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Chains are typically used for tension load transfer. They are very flexible and allow easy length adjustment by hooking at the links. Steel is the traditional material for chains. Recently, synthetic link chains made from ultra-strong polyethylene fibers, branded as Dyneema®, are commercially available. These chains offer a highly improved strength to weight ratio. So far, one type of such chains is available, and it has a Working Load Limit of 100 kN. 50 of such chains, containing 6 links were tested to fracture. The strength of each chain and the location of the failed link were documented during testing for later interpretation. Weibull statistics was applied in order to extrapolate towards the allowable load for very low failure risks (high reliability). Two approaches were used. One extrapolation was based on all results; the other was applied after recognition that the end links failed under a slight negative influence by the connection to the testing equipment. Thus, in fact two populations are mixed, the chains with failing end links and the chains with failing central links. So considering the population without the failing end links is more representative for pure chain behavior without clamping effects. The results from this latter consideration showed a higher Weibull exponent, thus a more realistic extrapolation behavior. Both methods indicate that the reliability at the working load limit of 100 kN is very good.

Carrying tension load is typically achieved with cables or chains. Cables offer the best strength to weight ratio, whereas chains offer the possibility to attach hooks in various chain links and thus adjust the working length quickly. Moreover, chains are highly flexible and thus easy to handle and store and they coil easy. This is especially relevant in heavy haulage by load securing of irregular shaped freight on ship decks, train wagons or road trailers. Steel is the traditional material for chains. Steel link chains are very heavy. Synthetic link chains made from ultra-high strength gel-spun polyethylene fibers are recently commercially available. The fibers used for the manufacturing of those chains are Dyneema® fibers. An introduction to these fibers is presented earlier [

^{th} century mathematician). The reason for this construction [

as well for direct lashing. Some more details can be found on the TYCAN® website [

A number of 50 TYCAN® chains was ordered from the manufacturer and tested as received. A tensile test bench with 900 kN load capacity at an independent external test house was used (Hijs Service Astea B.V., Geleen, The Netherlands). The connection to the loading device was provided by an oval steel pin with a long axis of 60 mm and a short axis of 30 mm.

As one out of the fifty, a typical test diagram is presented in

Weibull statistics is often used in structural engineering and material science and was therefore also adopted for the present study. A reason is that it does not comprise negative strength values that are of course impossible and could result from using a Gaussian distribution, so the representation of low strength values (at low failure probabilities e.g. obtained by extrapolation) obtained from a Weibull distribution is expected to be more realistic than obtained from the Gaussian distribution. The original Weibull equation [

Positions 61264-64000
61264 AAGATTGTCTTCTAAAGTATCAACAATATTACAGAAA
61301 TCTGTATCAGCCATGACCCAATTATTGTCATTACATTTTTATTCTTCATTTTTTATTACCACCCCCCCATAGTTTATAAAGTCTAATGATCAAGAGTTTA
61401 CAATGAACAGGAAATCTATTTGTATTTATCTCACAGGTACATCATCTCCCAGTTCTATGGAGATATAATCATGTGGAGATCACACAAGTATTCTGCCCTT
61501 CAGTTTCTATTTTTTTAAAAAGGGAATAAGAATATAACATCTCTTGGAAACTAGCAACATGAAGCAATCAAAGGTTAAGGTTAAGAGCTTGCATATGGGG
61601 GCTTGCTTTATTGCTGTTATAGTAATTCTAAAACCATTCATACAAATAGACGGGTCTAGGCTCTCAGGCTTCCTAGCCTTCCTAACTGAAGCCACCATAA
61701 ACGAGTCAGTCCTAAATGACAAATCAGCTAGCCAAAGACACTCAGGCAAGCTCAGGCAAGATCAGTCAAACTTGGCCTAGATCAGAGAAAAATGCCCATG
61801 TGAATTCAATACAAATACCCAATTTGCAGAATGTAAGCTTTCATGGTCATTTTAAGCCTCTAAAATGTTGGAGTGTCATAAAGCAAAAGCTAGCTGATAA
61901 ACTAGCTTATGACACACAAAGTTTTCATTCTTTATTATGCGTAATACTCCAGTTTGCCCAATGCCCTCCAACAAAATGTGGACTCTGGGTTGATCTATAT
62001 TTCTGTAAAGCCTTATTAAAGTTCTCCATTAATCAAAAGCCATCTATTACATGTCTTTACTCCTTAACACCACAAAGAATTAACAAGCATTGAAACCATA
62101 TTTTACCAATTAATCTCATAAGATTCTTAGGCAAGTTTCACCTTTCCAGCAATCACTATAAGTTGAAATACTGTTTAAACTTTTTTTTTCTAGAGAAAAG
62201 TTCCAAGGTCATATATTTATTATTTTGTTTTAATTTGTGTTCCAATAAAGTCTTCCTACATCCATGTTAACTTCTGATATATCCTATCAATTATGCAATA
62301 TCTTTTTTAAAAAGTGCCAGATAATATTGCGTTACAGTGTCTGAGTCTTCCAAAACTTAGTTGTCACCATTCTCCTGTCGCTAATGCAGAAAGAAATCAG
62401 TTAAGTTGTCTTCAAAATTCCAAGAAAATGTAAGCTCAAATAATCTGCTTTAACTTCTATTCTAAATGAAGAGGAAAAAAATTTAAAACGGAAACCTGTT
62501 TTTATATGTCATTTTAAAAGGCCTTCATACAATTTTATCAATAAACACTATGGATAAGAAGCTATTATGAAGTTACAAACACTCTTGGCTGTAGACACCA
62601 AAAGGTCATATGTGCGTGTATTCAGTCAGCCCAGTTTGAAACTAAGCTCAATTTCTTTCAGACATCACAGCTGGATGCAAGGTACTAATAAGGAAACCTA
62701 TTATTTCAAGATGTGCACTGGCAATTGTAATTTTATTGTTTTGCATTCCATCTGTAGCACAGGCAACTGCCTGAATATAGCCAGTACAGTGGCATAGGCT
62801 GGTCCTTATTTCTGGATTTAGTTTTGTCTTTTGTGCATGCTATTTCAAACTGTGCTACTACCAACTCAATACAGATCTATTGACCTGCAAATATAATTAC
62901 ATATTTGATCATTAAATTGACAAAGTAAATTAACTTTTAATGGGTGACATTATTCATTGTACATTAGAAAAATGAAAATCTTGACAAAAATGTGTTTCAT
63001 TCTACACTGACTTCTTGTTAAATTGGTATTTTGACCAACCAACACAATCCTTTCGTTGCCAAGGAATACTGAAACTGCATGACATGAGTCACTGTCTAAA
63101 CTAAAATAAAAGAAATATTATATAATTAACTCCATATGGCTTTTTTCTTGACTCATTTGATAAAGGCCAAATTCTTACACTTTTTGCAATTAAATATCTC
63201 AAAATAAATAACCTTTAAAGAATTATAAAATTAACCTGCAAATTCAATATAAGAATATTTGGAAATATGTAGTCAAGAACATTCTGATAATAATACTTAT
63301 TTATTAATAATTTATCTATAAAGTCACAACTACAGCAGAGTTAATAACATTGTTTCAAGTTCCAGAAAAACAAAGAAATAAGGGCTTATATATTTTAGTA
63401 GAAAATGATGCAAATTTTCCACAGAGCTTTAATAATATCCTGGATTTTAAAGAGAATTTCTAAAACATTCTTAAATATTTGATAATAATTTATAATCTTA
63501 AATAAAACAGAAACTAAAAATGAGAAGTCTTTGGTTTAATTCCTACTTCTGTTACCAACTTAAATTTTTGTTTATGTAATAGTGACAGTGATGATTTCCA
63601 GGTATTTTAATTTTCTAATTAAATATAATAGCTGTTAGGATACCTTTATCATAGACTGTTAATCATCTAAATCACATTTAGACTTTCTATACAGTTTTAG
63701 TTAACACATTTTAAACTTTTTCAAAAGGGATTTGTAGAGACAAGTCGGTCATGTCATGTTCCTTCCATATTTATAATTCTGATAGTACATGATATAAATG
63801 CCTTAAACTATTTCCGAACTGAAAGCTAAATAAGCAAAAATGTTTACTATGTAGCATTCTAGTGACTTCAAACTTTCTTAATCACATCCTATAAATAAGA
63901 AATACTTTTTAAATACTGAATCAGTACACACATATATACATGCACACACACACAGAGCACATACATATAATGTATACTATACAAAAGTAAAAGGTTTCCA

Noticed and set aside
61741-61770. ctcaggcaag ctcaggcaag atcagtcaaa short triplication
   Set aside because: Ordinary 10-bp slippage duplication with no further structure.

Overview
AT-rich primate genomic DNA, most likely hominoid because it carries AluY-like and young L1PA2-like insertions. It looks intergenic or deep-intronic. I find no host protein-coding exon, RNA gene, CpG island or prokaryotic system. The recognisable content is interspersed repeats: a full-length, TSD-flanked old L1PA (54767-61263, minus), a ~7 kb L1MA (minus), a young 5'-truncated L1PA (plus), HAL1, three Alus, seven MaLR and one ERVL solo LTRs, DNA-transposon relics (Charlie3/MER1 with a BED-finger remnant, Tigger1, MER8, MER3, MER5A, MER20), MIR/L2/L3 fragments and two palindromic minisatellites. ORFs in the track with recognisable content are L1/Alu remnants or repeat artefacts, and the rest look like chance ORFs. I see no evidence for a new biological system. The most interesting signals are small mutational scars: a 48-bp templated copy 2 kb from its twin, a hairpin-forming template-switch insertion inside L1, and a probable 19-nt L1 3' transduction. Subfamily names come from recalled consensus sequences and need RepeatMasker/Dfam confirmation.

where R is the reliability at load P, and F represents the failure probability. V accounts for effects of volume. For the present case it can be replaced by chain length L. N accounts for the number of chains, as is stated under expression 2 as well, and K for shape effects. Shape effects should be treated with mechanics, rather than statistics, so this facility should be skipped from the equation. Shape effects are anyhow not part of the present consideration. The addition of i to V, K and N refers to the population considered. P0 is a reference strength level, close to the average strength. The exponent m is the so called Weibull modulus. The higher this value, the lower is the strength variability. Ignoring K, Equation (1) can be rewritten for the present chains as:

where L is the effective span length of one chain and N is the number of chains. Accordingly, when a number Ni of chains with length L is considered, the total chain length considered Li is:

Equation (3) can be substituted in Equation (2), reducing the first part between the brackets to total chain length only. A Graphical representation of a Weibull distribution can be made by plotting the natural logarithm of minus the natural logarithm of R on the vertical axis and the natural logarithm of the measured load P on the horizontal axis. R is than calculated from the rank number n (from strongest to weakest) of the rest result and the number of tests N according to:

Test number | Breaking load [kN] | Broken link number | Rank no. n | Reliability R | Test number | Breaking load [kN] | Broken link number | Rank no. n | Reliability R |
---|---|---|---|---|---|---|---|---|---|

1 | 216.4 | 2 | 27 | 0.53 | 26 | 226.8 | 4 | 12 | 0.23 |

2 | 220.3 | 5 | 20 | 0.39 | 27 | 227.5 | 3 | 11 | 0.21 |

3 | 217.0 | 2 | 25 | 0.49 | 28 | 220.1 | 4 | 21 | 0.41 |

4 | 193.3 | 1 | 48 | 0.95 | 29 | 220.9 | 6 | 18 | 0.35 |

5 | 235.6 | 4 | 4 | 0.07 | 30 | 215.7 | 2 | 28 | 0.55 |

6 | 211.7 | 3 | 39 | 0.77 | 31 | 220.9 | 1 | 19 | 0.37 |

7 | 219.1 | 6 | 22 | 0.43 | 32 | 228.2 | 5 | 10 | 0.19 |

8 | 233.0 | 5 | 5 | 0.09 | 33 | 216.6 | 6 | 26 | 0.51 |

9 | 199.4 | 1 | 47 | 0.93 | 34 | 223.4 | 3 | 16 | 0.31 |

10 | 212.9 | 4 | 34 | 0.67 | 35 | 238.4 | 4 | 2 | 0.03 |

11 | 223.3 | 3 | 15 | 0.29 | 36 | 230.2 | 5 | 8 | 0.15 |

12 | 187.7 | 6 | 50 | 0.99 | 37 | 218.1 | 1 | 23 | 0.45 |

13 | 210.4 | 1 | 40 | 0.79 | 38 | 208.2 | 6 | 44 | 0.87 |

14 | 214.8 | 4 | 29 | 0.57 | 39 | 232.7 | 3 | 6 | 0.11 |

15 | 206.7 | 6 | 46 | 0.91 | 40 | 213.7 | 4 | 33 | 0.65 |

16 | 211.8 | 1 | 38 | 0.75 | 41 | 209.0 | 5 | 43 | 0.85 |

17 | 207.5 | 2 | 45 | 0.89 | 42 | 212.9 | 5 | 36 | 0.71 |

18 | 209.0 | 2 | 42 | 0.83 | 43 | 214.0 | 5 | 32 | 0.63 |

19 | 224.2 | 3 | 13 | 0.25 | 44 | 214.1 | 6 | 31 | 0.61 |

20 | 237.6 | 5 | 3 | 0.05 | 45 | 222.4 | 6 | 17 | 0.33 |

21 | 212.6 | 2 | 37 | 0.73 | 46 | 214.8 | 6 | 30 | 0.59 |

22 | 212.9 | 4 | 35 | 0.69 | 47 | 231.2 | 1 | 7 | 0.13 |

23 | 209.2 | 3 | 41 | 0.81 | 48 | 224.0 | 6 | 14 | 0.27 |

24 | 192.0 | 6 | 49 | 0.97 | 49 | 217.2 | 6 | 24 | 0.47 |

25 | 228.5 | 3 | 9 | 0.17 | 50 | 248.9 | 3 | 1 | 0.01 |

Equation (4) is identical to Weibull’s original work. It can be understood such that the “reliability space” is divided in N blocks with rank n. The R value is placed in the center of each n^{th}-block, adding −0.5 provides that placement in the middle. A graphical representation is made as a first consideration for all as measured data from